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New Survey Highlights Concerns For Long-Term Post 12/14 Support

While many residents surveyed by volunteers of the Newtown-Sandy Hook Community Foundation continue to express a high degrees of anxiety, fear, and stress, it has also become evident that efforts to raise funds to assist these individuals with ongoing counseling are challenged to maintain the level of fundraising required to cover the related costs.

These are among a number of important points outlined in the Newtown-Sandy Hook Community Foundation’s newly released findings derived from a survey of community needs resulting from the tragedy of 12/14. The Second Distribution Committee of the Sandy Hook School Support Fund used the findings to make decisions regarding the release of funds into the community.

That volunteer committee is comprised of a cross section of the community impacted by the tragedy and includes Chris McDonnell (chair), Joeline Wruck (vice chair), Gavin Arneth, Dr Rob Bazaro,  Jennifer Clark, Kevin Cragin, the Reverend Rob Morris, Scott Ruszczyk, Addie Sandler, Bob Schmidt, and Connie Sullivan.

“The committee has spent the past several months meeting with the community to better understand the unmet needs that exist while simultaneously working to understand the focus and work of the many other groups in the community so as to avoid duplication and collaborate where it makes sense,” said Jennifer Barahona, executive director of the Foundation. 

The public input process included an anonymous survey distributed throughout the community, which solicited over 1,600 responses. The report includes information learned through the survey and the recommendations for funding in the first of what will be two rounds of funding this year. 

Highlights of the report include the high level of anxiety, fear, and stress still being felt by the community; the need for long-term mental health support; and the need for increased communication and access to services. 

Ms Barahona told The Newtown Bee Monday that residents interviewed affirmed concerns that mental health and resiliency response will be a long-term need, and she and foundation volunteers want to make sure those services are available and funded to the extent that they are needed – for as long as they are required.

 

A Lack Of Clarity

One thing that may be working against efforts to maintain funding for these critical response services is a growing concern expressed about the “lack of clarity related to what the various funds already in place are doing, and how they are delivering services” with the money being raised, she said.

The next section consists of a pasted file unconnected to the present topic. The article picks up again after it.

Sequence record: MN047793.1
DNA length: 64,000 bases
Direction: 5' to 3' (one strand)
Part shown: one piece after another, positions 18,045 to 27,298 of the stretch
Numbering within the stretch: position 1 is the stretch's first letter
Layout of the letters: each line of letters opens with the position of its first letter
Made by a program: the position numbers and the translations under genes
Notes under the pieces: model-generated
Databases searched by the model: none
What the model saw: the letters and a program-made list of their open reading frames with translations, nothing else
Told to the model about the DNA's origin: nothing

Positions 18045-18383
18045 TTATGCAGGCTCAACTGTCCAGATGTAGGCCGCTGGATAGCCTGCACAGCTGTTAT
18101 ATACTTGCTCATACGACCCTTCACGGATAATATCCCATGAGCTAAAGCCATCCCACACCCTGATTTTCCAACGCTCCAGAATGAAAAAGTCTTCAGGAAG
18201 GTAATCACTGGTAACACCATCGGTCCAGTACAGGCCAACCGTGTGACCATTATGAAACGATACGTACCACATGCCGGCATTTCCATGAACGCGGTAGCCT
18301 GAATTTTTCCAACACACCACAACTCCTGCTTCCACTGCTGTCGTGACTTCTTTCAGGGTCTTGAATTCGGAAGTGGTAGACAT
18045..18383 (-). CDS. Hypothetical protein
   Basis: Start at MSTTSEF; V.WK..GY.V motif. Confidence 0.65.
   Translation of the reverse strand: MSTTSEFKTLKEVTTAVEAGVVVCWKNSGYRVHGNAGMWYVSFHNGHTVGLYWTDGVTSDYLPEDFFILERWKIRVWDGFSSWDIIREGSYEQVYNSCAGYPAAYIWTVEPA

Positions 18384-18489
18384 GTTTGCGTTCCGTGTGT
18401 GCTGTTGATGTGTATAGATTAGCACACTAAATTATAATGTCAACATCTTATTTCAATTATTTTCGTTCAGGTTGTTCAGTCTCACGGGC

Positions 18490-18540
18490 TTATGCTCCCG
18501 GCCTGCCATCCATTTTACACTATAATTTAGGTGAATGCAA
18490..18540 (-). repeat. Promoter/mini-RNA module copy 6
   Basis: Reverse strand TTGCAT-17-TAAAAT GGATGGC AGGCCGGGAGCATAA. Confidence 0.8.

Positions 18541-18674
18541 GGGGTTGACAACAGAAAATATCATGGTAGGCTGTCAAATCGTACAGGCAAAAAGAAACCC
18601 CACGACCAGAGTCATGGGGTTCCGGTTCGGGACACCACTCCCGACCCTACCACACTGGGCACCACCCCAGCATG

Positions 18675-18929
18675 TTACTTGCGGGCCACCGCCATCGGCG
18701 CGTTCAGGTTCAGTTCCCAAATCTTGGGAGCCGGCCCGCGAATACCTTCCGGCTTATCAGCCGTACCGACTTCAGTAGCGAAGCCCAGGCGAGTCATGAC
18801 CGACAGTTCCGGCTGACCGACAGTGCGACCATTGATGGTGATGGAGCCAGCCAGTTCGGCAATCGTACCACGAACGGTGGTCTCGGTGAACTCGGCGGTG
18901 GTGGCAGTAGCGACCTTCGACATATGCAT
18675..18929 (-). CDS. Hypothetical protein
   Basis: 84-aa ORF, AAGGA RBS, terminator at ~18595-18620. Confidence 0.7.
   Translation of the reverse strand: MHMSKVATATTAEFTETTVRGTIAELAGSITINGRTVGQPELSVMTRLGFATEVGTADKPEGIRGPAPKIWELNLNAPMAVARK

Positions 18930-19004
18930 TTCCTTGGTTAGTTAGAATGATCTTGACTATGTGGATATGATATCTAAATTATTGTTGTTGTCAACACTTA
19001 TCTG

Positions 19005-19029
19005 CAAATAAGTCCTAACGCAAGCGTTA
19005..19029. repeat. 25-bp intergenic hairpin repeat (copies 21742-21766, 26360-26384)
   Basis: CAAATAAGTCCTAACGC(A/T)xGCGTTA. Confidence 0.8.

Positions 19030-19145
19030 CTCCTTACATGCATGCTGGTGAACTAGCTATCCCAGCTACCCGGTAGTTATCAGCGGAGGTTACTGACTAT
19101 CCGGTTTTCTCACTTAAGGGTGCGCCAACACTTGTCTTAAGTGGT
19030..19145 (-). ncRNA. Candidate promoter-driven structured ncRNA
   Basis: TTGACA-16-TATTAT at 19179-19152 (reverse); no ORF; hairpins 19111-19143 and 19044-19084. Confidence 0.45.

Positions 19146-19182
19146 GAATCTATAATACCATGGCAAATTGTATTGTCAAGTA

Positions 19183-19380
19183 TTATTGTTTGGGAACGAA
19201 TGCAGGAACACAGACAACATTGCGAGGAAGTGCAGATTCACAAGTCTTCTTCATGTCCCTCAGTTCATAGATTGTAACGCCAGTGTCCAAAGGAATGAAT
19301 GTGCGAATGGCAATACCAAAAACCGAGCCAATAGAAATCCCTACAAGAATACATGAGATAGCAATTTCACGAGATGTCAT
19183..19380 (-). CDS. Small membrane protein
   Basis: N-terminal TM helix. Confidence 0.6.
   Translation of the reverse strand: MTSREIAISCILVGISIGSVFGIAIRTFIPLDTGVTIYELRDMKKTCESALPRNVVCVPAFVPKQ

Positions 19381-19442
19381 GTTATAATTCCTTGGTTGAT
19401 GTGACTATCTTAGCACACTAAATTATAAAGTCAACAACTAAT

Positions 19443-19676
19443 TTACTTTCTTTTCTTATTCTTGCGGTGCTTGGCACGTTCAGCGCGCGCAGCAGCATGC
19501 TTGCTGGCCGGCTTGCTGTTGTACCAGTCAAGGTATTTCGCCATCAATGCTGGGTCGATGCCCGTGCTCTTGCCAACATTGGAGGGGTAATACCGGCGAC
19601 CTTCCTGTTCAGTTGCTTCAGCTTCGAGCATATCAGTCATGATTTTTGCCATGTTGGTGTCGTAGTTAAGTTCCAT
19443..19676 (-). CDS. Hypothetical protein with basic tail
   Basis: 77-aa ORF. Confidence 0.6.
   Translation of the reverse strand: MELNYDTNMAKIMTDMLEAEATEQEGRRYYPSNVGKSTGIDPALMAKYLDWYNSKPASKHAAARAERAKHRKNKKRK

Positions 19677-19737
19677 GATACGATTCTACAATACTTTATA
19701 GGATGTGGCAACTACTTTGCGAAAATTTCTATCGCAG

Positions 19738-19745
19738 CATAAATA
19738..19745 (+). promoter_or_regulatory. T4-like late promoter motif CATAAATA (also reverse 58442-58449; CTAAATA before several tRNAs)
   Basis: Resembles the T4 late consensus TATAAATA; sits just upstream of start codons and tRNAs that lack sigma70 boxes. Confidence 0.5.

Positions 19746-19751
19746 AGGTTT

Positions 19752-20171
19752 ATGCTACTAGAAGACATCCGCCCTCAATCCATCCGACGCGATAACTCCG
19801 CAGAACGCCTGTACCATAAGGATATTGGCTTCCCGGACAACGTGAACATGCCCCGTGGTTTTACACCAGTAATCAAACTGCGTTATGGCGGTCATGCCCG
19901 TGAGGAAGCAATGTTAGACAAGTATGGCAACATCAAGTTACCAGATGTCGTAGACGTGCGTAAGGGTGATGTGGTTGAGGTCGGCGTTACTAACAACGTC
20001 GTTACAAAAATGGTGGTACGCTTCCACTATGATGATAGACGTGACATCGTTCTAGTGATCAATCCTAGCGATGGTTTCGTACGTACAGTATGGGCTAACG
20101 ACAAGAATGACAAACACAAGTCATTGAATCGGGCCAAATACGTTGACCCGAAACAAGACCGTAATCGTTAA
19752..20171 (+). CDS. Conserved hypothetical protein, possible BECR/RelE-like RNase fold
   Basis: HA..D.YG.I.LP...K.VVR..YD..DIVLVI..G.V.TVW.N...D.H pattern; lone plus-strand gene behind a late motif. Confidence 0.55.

“But we’re having success working with some groups to streamline and in some cases, merging funds to maximize efficiencies,” Ms Barahona said, adding that her foundation recently partnered with the Newtown Memorial Fund, Rotary and Lions Clubs to designated pool funds.

“I was relatively new to the community when we started soliciting feedback for this report,” she said. “But it was affirming to hear that others who had been around since [12/14] also felt some confusion, or found information hard to come by related to a number of related fundraising efforts – and about the missions and purpose of these various groups [raising money].”

She said it is exciting when groups come together to pool funding or otherwise collaborate when it makes sense to do so.

Ms Barahona said to date, funding is focused on four main areas and includes support for out-of-pocket mental health costs for those most impacted by the tragedy; support for other health and wellness programs for individuals that will assist them in their recovery; funds for community wide programming; and funds that will be released through a request for proposals (RFP) process to expand public education and training to help members of the community identify, understand, and respond to signs of trauma and mental health concerns.

“Our committee was very appreciative of all the people who came forward to provide information, but it’s also important to remember that the 11 committee members also represent key constituent groups as well,” she said. “I hope community members will continue to come forward to discuss their concerns. That is the only way we’ll know if needs or continuing needs are not being met.”

Nonetheless, Ms Barahona said, hard decisions need to be made regarding any new or remaining funding coming under the control of the Newtown Sandy Hook Community Foundation.